The 12V lithium battery market has exploded beyond belief. You have batteries that start off at $400, and work their way into the thousands, with more information and sales pitches going on than you can poke a stick at.
Despite this, we’ve purchased two 170aH Renogy Lithium batteries, and installed them in our Hybrid Camper. In this post, we cover why we went with Renogy, and do so purely so you can see our perspective.
We are not associated with Renogy gear, and this post is not to encourage you to go out and to convert to lithium, or to buy Renogy gear; its purely our experience.
We are not like other travelling families who love to push certain products, and receive commissions from doing so. We paid for our batteries with our own money, and will never sell our souls to make a dollar. If you want Renogy batteries after reading this, go for it. If you don’t, that’s perfectly fine too.
We haven’t had these Renogy Lithium Batteries for too long, and will be doing a thorough, long term review once we’ve had them, and punished them for a year or more. If they fall short of the mark, we’ll be sure to let you know about it in a future post.
This post is purely to discuss why we went with Renogy, and not something else.
Why the Renogy Lithium Batteries?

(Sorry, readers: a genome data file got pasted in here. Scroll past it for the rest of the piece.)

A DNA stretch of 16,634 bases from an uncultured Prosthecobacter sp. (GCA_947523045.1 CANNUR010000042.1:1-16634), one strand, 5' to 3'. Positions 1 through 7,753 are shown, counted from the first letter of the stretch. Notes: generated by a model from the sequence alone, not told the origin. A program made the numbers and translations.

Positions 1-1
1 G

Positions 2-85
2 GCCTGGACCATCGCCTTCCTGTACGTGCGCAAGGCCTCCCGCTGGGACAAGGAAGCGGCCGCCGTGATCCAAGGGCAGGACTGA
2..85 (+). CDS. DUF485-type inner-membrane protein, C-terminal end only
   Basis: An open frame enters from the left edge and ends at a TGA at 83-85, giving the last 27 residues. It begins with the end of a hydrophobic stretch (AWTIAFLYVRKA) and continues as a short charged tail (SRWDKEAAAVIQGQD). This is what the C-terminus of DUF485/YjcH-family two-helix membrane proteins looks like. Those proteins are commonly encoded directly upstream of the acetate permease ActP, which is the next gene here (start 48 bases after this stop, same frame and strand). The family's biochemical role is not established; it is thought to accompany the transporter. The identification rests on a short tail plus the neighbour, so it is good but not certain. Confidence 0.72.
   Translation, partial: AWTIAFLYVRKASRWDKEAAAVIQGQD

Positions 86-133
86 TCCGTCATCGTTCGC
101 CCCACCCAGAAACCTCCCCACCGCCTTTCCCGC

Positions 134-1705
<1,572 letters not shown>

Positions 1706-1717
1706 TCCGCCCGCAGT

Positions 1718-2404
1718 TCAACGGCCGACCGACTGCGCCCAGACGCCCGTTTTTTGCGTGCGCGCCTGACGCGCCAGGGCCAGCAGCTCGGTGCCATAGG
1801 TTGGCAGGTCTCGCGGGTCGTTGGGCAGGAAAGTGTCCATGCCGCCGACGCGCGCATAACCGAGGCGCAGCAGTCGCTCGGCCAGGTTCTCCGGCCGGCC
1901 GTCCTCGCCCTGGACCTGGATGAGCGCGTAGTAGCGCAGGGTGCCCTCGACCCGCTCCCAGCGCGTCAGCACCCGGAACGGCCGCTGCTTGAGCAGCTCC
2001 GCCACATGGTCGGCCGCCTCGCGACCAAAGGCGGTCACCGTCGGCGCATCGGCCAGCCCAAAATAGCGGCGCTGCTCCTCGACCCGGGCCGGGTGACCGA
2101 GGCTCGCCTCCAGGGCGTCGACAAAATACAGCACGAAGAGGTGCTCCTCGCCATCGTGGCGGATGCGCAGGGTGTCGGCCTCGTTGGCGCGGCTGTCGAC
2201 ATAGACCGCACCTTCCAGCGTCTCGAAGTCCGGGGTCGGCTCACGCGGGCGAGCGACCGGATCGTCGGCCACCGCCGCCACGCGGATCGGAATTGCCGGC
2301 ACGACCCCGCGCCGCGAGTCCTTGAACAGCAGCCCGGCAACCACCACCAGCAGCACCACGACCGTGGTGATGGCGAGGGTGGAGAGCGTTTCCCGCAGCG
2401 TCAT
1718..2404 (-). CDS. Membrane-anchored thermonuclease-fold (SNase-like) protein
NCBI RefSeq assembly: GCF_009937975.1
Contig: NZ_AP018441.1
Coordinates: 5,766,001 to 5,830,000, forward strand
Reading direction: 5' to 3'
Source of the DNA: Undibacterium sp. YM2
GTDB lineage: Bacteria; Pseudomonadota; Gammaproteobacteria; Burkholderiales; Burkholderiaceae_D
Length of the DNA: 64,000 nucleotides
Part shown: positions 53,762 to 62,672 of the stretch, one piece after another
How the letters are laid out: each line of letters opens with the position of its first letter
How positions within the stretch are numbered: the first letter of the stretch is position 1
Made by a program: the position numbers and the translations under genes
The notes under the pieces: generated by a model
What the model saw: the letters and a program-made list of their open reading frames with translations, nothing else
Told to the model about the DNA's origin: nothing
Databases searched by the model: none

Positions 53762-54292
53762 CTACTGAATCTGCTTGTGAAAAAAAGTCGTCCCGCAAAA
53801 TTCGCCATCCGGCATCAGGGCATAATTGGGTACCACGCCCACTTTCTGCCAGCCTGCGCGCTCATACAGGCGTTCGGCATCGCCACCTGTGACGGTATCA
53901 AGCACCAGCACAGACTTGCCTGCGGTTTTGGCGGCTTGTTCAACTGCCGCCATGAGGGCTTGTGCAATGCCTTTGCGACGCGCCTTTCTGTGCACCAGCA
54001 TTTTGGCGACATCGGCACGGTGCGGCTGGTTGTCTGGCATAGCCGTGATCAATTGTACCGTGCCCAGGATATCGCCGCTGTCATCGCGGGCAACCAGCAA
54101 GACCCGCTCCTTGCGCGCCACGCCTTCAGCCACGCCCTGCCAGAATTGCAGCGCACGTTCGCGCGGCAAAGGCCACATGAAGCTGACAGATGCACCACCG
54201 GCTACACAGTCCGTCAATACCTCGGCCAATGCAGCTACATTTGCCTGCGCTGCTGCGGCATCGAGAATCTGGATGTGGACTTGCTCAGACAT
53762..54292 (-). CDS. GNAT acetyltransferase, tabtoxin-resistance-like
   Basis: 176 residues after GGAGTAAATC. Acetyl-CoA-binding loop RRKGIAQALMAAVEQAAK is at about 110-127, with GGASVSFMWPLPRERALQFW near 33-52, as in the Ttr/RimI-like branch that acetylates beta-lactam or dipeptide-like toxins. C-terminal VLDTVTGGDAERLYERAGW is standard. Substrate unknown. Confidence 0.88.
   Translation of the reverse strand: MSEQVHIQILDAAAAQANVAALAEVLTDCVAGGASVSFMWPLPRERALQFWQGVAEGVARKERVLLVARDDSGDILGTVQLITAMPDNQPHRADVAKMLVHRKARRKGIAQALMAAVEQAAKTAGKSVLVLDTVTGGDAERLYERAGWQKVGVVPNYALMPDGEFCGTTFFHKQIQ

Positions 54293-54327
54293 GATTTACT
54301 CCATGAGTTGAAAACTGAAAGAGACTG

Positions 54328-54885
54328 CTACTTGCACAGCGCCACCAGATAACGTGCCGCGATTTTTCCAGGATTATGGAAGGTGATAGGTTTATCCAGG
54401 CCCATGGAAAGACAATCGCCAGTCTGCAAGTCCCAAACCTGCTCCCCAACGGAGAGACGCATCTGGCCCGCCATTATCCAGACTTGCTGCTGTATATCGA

Reputable brand name
I stopped buying no name gear a long time ago, unless its for something trivial that I really don’t need to live with. We’ve been bitten too many times buying cheap, unbranded gear.
These days, we try and buy somewhere in the middle, in the hope that it is decent quality without paying a huge price for it. Again, we’ve been bitten by this strategy too, so it doesn’t always work!
Renogy is a massive business that sells products worldwide, and Australia seems to be quite undersold, although I see a lot more people recommending Renogy these days, so maybe that is changing.
Renogy have a reputation for being hard to get a hold of for any warranty issues, but they have been flawless so far with all of our dealings, and I’ve spoken to a few people who have dealt with them and never had any issues.
If that changes, and we have any bad experiences with them, you’ll know about it.
Extremely good pricing
I started shopping for 12V lithium batteries months ago. I made a brief list of different battery suppliers, prices, dimensions, warranties and so on. When you are paying thousands of dollars for batteries, it pays to be confident in your purchase!
As it so happens, I had an ad come up for a Renogy sale around Boxing Day, and I was very impressed with the pricing that they were offering on all of their gear, so we picked up two 170aH batteries, a 60 amp MPPT solar charger, 3000W inverter and 600W of solar panels, all delivered to our door in Perth for about $3200.
If you know your pricing for this sort of gear, you’d appreciate this is a great price, and we did save a fairly significant amount on the boxing day sales, but I’ve seen a lot of different sales pop up since too.
We’ve actually just put an order in for more Renogy gear for the Dmax, so will be able to give you a thorough review on a huge number of their products soon!
The physical dimensions are brilliant